The Canadian Radio-Television and Telecommunication Commission (CRTC) is granting Space Exploration Technologies Corp., also known as SpaceX, a Basic International Telecommunications Service license (BITS).
In an Oct. 15 letter to Bret Johnsen, chief financial officer of Space Exploration Technologies, the CRTC said it granted the license “after consideration of the comments received.” A BITS license allows a company to provide international telecommunication services but does not allow it to operate as an internet service provider within the issuing nation.
SpaceX had filed a request for a BITS license in June 2020 with the aim of eventually providing internet service to remote areas in Canada.
The CRTC noted that it has received 2,585 interventions regarding the company’s BITS application.
The CRTC’s letter clarified that “all entities who provide services as a facilities-based carrier must at all times comply with the appropriate regulatory framework, including the ownership and control requirements of section 16 of the Act and the Canadian Telecommunications Common Carrier Ownership and Control Regulations.”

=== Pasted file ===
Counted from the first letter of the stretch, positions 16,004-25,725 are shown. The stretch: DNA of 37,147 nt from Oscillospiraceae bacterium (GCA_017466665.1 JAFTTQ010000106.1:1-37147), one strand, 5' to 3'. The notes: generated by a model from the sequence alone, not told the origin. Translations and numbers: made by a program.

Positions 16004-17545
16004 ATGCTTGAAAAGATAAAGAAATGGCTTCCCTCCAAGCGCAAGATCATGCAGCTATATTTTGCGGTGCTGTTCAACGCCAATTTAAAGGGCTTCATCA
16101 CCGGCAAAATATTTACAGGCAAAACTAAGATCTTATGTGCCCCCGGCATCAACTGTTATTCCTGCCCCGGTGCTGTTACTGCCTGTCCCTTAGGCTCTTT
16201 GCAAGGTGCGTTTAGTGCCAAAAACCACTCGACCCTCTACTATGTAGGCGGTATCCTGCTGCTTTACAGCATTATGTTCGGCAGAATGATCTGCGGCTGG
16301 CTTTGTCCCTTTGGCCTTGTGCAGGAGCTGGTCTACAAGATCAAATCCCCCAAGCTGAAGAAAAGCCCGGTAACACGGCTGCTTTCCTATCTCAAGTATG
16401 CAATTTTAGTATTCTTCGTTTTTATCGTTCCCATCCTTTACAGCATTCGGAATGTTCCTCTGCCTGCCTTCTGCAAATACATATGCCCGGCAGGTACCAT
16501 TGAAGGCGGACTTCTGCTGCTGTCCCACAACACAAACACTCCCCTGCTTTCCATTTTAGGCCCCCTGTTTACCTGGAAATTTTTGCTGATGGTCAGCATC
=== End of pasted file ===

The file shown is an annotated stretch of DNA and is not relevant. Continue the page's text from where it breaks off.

SpaceX’s Starlink program operates a network of low-orbit satellites that can beam internet to anywhere on Earth. On Sunday, the company launched 60 more satellites, expanding its fleet count to 835. There’s still a ways to go for ubiquitous global coverage, however, as SpaceX wants to launch at least 120 new satellites every month and eventually deploy 12,000 satellites to low-orbit.
SpaceX claimed that its Starlink program can provide 100Mbps downlink with a 30ms latency. At this speed, it would take about a second to download a 10MB file. Although satellites can deliver internet to areas that don’t allow for radio towers, they’re also more susceptible to interference from inclement weather.